Monday, February 23, 2009

Prices, Values, and Dog Jewelry

Pricing or valuing jewelry is probably one of the most difficult areas for the dealer or collector. Unlike fine jewelry (which, if nothing else, can be melted down for its gold content), costume jewelry has no intrinsic value. So determining what a piece is worth can be quite the trick.

When assigning a value to pieces in The Dog Jewelry Museum (DJM), there are a number of approaches that are used. First is finding comparable prices. Just like with real estate, it helps to be able to look at what others are charging for the same or similar items. Keep in mind that to be truly comparable, the pieces need to be exact matches and in the same condition.

Sites reviewed include Ebay, Ruby Lane, E-crater, and individual online websites (see The Dog Jewelry Museum Friends for a list of good sites to visit). Keep in mind that most of the time, prices on Ebay will be lower than most of the other venues. Ruby Lane, other online malls and websites will offer pieces at retail price. The range from an Ebay wholesale price (of course sometimes a bidding war on Ebay will drive prices much higher than you might see elsewhere) to a high end retail price gives a general idea of the current value of the piece.

Another way value is determined is by what price is paid for the item. The Dog Jewelry Museum attains pieces by buying online from wholesale, retail, and auction sites and offline from rummage, estate, and private sales. Pieces are also donated to the Museum from artisans, collectors, and dealers. When a donated piece is received, the value supplied by the donor (when available) is used in the listing. When a piece is purchased, that price is used along with comparables to establish a range of value. Often in DJM listings, a range will be listed. The bottom of the range is the lowest price found and the top is the highest found. Again, this is taking into account that the piece is an exact match to that valued and that conditions are similar.

Condition does present an issue in valuation. If a piece is not in excellent condition, the value goes down. Generally speaking, a piece in very good condition will be valued 10-25% less than one in excellent condition. A piece in good condition will be valued 50-75% less than one in excellent condition, and a piece in fair or poor condition will have a minimal value assigned. The only exception to this is if the piece is exceedingly rare and highly collectible.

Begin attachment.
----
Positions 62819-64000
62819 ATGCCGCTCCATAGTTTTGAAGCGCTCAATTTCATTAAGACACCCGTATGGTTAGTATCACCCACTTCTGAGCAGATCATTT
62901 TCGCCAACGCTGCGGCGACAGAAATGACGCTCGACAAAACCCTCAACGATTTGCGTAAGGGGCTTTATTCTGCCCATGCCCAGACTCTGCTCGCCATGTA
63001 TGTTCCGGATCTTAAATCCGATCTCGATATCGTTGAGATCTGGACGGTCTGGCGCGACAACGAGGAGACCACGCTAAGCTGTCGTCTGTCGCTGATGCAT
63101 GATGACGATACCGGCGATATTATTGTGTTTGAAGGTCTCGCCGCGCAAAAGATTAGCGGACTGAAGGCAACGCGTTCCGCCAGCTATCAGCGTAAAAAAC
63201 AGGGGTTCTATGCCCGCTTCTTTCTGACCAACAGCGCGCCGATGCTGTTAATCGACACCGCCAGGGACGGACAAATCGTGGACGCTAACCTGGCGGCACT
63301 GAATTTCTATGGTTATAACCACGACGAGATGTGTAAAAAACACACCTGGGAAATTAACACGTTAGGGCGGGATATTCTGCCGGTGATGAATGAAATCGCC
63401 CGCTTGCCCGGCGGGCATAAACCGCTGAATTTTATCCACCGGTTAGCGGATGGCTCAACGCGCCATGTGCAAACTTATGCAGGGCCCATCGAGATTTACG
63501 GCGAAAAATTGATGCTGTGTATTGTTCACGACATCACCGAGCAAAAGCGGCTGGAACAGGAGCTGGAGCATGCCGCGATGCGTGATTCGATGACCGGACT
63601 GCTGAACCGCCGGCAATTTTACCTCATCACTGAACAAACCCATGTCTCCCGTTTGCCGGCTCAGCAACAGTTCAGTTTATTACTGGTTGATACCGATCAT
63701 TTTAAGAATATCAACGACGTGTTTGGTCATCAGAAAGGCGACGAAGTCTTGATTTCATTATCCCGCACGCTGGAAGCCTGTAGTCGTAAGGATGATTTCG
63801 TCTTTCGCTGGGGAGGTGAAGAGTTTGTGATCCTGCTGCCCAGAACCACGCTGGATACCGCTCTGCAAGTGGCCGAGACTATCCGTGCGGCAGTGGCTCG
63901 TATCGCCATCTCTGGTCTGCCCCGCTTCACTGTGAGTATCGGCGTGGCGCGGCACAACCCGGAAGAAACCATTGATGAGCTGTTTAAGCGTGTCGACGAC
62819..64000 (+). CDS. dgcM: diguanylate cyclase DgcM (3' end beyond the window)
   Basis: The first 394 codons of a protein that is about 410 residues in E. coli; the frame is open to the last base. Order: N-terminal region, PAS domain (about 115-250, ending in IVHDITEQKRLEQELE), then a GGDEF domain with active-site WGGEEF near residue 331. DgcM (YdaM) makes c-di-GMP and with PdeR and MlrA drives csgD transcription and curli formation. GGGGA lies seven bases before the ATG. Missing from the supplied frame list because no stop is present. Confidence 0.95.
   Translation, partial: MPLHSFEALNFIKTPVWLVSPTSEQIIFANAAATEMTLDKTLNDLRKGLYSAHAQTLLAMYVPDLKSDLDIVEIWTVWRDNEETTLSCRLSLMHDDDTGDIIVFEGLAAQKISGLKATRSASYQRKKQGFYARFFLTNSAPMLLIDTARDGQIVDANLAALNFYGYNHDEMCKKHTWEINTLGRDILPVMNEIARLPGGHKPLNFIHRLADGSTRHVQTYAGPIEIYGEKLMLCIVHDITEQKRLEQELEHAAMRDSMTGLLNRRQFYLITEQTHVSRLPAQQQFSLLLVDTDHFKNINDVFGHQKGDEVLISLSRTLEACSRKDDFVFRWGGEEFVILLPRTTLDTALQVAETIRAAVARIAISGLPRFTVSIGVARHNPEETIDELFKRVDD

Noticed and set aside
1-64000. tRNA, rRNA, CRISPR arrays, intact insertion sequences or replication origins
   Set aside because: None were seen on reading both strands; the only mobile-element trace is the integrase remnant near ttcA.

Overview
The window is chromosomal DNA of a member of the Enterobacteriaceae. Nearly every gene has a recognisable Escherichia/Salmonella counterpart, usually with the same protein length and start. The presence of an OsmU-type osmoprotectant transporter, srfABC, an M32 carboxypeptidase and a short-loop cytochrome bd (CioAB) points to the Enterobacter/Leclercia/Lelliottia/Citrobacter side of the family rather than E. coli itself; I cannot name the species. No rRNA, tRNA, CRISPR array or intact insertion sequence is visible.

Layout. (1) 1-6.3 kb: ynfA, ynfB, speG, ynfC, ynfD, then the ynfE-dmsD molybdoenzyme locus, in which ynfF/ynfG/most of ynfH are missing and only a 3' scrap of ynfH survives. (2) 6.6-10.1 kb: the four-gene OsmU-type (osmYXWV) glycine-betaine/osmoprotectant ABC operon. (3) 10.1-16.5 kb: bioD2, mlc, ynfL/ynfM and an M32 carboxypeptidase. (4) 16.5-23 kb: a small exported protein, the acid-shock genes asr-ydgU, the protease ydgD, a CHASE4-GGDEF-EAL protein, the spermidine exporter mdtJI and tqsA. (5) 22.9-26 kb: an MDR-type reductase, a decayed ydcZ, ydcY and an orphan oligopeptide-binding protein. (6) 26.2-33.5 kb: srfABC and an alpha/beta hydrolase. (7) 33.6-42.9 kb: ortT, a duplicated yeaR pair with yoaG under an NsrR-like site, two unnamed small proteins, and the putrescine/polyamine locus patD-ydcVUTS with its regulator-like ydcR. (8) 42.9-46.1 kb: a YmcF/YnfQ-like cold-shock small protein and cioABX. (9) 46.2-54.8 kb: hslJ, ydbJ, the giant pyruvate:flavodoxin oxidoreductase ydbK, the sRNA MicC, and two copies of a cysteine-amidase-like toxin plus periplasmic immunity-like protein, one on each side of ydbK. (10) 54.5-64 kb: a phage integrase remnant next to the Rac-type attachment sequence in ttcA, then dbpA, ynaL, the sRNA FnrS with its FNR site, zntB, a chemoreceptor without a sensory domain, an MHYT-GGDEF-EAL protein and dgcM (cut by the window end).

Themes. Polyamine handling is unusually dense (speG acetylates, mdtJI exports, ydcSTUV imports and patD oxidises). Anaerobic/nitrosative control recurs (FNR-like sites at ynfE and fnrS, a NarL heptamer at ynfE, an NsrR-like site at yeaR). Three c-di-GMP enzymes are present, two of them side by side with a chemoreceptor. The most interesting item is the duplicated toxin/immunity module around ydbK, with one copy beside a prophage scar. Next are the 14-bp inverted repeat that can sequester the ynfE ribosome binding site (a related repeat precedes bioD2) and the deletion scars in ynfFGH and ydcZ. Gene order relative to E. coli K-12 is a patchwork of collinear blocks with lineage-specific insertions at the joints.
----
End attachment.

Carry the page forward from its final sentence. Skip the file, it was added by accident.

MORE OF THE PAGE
What exactly is "exceedingly rare" and "highly collectible"? Exceedingly rare pieces are those that may not appear on the market in a decade or more. They may only be known by collectors from one example in a good reference book or perhaps from a premiere collection shared online. Or perhaps a design patent is available that confirms details on a piece that may never have been seen in the marketplace.

Even if a piece is truly rare, it may not be highly collectible. Excellent design, fine craftsmanship, well known makers, and whimsical representation as well as condition all contribute to making a piece highly collectible. If a piece is both rare and collectible, then it will be more highly valued, even in a lesser condition, than common pieces in excellent condition.

Values for dog jewelry are not fixed. Markets change based on the economy, fashion, number of collectors, availability of pieces, and other factors. Recently, there have been more pieces previously thought to be rare coming on the market as collectors sell out or pass away. These infusions of "new" pieces are part of what makes valuing costume jewelry more an art than a science. The Dog Jewelry Museum curator views literally hundreds of pieces of dog jewelry each day and this provides a good picture of what the current market looks like. Values in DJM listings can and are changed to reflect the market as time allows.

What about book values? While they make interesting reading and it is fun to find a piece in the book, for the most part these values are unconnected to current market conditions. There is too much lag time from when the book is compiled to when it is published, to make values realistic. A good reference book is always helpful to a collector or dealer, but the price guides are academic information, at best.

Comparable prices, prices paid, rarity/collectibility, conditon, and market forces are the keys to valuing canine costume jewelry.


  1. this is great. wow, you put so much work and effort into your blogs, I can tell this is a labor of love for you. One more thing about the pricing, is location. We are spoiled rotten as far as buying goes here in NE Ohio, but the same item might go for triple in a fancy NYC or LA boutique. super blog!
    take care,
    Carolyn Sunday

  2. Hi Carolyn
    Thanks for your nice comment! I think that the web has changed buying opportunities a lot and leveled prices to a certain extent. There are still deals to be had (thank goodness), and being in the Midwest does seem to help on finding those deals, but the advantages to the Coasters is that they may have more luck finding truly outstanding pieces and collections for sale :)

    BTW, your kitty looks just like one I had as a kid. His name was Mooser.


  3. well this ones name is Rudy and he is a tom cat that "found" us, by far the sweetest cat we ever had....

  4. Oh My! I also have your "sickness" having purchased/acquired 100's of dog jewelry. I have been collecting them for years and smushing them into a display case. You actually can't focus on them because there are too many. I suppose I should start selling them but each has a personality and unlike my silly "real" dogs, they last forever. Kudos to you for your time and effort in sharing your collection!
    Debbie Miller
    Alton Antiques
    Alton, NY

  5. Hi Debbie
    I figured someone else was out there buying up the best pieces . Which pieces in your collection are your favorites?